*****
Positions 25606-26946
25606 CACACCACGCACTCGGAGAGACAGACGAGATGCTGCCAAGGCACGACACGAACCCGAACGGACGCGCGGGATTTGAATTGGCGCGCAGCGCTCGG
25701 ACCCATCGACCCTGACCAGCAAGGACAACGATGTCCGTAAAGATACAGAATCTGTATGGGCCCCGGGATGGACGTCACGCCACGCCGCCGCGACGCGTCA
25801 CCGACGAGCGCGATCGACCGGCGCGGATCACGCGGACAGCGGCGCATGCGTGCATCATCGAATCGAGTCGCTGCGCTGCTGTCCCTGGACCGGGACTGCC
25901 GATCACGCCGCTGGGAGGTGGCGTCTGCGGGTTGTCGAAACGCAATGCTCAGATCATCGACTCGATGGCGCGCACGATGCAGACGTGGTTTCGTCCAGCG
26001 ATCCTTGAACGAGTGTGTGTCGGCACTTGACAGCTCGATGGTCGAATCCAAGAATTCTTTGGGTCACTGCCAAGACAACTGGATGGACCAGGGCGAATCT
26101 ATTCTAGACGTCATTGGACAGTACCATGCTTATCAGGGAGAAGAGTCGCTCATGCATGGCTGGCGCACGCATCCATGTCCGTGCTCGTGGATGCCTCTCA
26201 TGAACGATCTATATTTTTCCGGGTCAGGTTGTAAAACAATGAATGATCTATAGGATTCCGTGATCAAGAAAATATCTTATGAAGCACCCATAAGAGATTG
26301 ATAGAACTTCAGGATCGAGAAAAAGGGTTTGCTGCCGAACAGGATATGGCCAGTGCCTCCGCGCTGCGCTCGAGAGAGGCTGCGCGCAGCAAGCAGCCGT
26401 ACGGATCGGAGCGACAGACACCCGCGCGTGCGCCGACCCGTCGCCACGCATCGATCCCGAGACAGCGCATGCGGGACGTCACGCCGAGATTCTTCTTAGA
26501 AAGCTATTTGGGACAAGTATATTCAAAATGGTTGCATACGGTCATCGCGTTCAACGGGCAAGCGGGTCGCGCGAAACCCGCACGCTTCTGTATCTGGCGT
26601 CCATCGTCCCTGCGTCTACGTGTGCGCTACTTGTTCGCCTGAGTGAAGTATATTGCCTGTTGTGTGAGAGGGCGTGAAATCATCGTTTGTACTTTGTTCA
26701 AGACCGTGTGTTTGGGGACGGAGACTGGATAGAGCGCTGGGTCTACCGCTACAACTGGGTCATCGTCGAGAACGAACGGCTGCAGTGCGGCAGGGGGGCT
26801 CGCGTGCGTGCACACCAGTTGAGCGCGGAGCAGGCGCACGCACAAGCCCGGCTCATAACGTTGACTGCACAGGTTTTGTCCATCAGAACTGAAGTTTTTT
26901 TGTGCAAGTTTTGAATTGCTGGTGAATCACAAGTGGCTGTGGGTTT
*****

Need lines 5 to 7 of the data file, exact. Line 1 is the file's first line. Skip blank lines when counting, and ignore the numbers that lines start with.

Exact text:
25901 GATCACGCCGCTGGGAGGTGGCGTCTGCGGGTTGTCGAAACGCAATGCTCAGATCATCGACTCGATGGCGCGCACGATGCAGACGTGGTTTCGTCCAGCG
26001 ATCCTTGAACGAGTGTGTGTCGGCACTTGACAGCTCGATGGTCGAATCCAAGAATTCTTTGGGTCACTGCCAAGACAACTGGATGGACCAGGGCGAATCT
26101 ATTCTAGACGTCATTGGACAGTACCATGCTTATCAGGGAGAAGAGTCGCTCATGCATGGCTGGCGCACGCATCCATGTCCGTGCTCGTGGATGCCTCTCA